For Major glyphs, Divine Accuracy is a must for A/A priests since it provides 18% Hit with Smite and Holy Fire, which instantly caps you for two cornerstone spells of the spec. Likewise, you want to take the Glyph of Smite, which increases the damage of Smite on targets with your Holy Fire on them. Prayer of Mending is another one of those glyphs that is (practically) mandatory.

The third major Glyph slot (or all slots for an SoS priest) could be devoted to a number of glyphs which are all situational, such as  Mass Dispel (faster casting), Dispel Magic (heal 3% of max health on friendly targets you dispel) and Fade (reduces the cooldown on Fade, great for dungeons with wonky tank types but less needed in proper raids).

Minor Glyphs are basically free to choose, with my favorites remaining Levitate, Shadowfiend and Fading.

Gear Priorities

Now that you have a spec and glyphs, time to take a look at the gear you will be lusting after. Since Shadow is most likely your primary talent spec, the basic premise is that your healing set will be slightly worse than your DPS set. Fortunately, since we like Spirit as Hit, you won’t be lacking in that department.

Basically, first choice would be pieces with Spirit and another secondary stat. Of the secondary stats, Crit and Mastery work well together – your crits create shields, and your Mastery increases the size of your shields. Haste increases the cast time of Smite (for A/A), Prayer of Healing and Greater Heal (All specs), so this also works to your advantage.

This means that there’s no real “main stat” to go for in Discipline as there is in Shadow. Personally I do think that with the new 200% crit heals (which also bump the size of Divine Aegis shields up, and is multiplied by Mastery) your first choice for pieces that do not have Spirit would have to be Crit/Mastery. Using theorycrafting and Sims you may be able to get more definite stat weights, but I believe these will serve you well enough.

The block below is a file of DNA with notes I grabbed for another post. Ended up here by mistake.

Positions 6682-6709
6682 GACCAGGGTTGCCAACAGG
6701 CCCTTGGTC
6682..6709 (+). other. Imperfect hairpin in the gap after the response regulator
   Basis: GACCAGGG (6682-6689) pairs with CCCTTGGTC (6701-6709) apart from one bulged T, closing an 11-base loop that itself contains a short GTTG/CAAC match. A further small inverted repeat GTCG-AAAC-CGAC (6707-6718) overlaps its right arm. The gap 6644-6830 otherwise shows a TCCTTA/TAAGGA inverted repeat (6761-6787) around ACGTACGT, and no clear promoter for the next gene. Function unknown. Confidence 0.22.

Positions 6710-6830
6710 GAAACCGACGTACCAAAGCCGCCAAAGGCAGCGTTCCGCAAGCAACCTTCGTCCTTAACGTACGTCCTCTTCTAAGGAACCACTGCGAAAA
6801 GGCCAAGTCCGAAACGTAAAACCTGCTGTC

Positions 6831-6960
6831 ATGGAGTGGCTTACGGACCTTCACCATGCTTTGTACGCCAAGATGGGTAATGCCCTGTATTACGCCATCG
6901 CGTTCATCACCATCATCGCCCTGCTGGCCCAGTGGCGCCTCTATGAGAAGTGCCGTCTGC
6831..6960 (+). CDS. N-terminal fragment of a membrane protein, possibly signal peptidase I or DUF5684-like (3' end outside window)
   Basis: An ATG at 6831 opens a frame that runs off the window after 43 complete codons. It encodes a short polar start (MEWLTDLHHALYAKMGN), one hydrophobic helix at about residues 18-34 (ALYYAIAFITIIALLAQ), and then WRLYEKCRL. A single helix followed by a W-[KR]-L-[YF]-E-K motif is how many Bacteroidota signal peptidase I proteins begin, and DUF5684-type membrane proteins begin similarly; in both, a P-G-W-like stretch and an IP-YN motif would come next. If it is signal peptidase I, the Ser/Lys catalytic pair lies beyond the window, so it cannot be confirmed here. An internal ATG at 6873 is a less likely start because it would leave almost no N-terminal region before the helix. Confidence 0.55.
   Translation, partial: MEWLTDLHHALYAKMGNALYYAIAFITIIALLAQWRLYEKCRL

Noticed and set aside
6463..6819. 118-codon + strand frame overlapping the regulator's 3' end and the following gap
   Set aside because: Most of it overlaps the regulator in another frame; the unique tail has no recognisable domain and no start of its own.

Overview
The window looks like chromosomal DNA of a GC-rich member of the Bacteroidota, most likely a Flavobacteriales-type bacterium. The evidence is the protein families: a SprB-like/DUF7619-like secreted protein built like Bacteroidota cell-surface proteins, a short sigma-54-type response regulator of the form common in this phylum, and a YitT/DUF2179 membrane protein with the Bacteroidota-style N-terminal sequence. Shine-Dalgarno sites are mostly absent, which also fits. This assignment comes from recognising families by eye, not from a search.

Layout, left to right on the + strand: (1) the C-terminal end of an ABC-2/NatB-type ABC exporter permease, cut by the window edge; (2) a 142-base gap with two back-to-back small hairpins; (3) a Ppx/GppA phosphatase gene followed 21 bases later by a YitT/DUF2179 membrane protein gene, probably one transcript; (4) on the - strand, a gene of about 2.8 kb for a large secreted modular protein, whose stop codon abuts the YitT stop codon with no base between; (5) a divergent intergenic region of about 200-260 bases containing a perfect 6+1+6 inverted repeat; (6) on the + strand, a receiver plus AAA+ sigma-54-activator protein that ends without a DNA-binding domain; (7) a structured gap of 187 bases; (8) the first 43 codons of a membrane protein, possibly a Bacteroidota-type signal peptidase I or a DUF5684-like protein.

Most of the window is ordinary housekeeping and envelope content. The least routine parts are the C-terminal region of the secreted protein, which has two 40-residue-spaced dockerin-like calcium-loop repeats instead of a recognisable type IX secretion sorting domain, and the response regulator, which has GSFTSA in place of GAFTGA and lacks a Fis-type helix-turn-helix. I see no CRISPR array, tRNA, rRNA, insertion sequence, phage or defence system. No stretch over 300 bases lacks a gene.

In all cases, gemming and enchanting is that same as for Shadow: Intellect > Haste/Mastery/Crit > Spirit. While Spirit on gear is very good for Disc, gemming or enchanting for it (like Holy does a lot) takes too much of a tax on your maximum mana pool, which means less returns via Archangel, Shadowfiend, Rapture and Replenishment.

The Metagem of choice would be Int/3% max mana or Int/+3% crit heals. The former means more mana returns, the latter provides greater crit heals but also shields.

Trinkets are, as always, a great way to customize your current situation. Generally, you want to put Intellect trinkets here with some interesting proc. As such, Discipline doesn’t really differ any from Shadow. In fact, if you are A/A specced, you might re-use your DPS trinkets and have them proc from your Smite and Holy Fire, in a pinch. Not the way to go if you are a main healer, but for a DPS who respecs for the good of the raid it’s a passable strategy.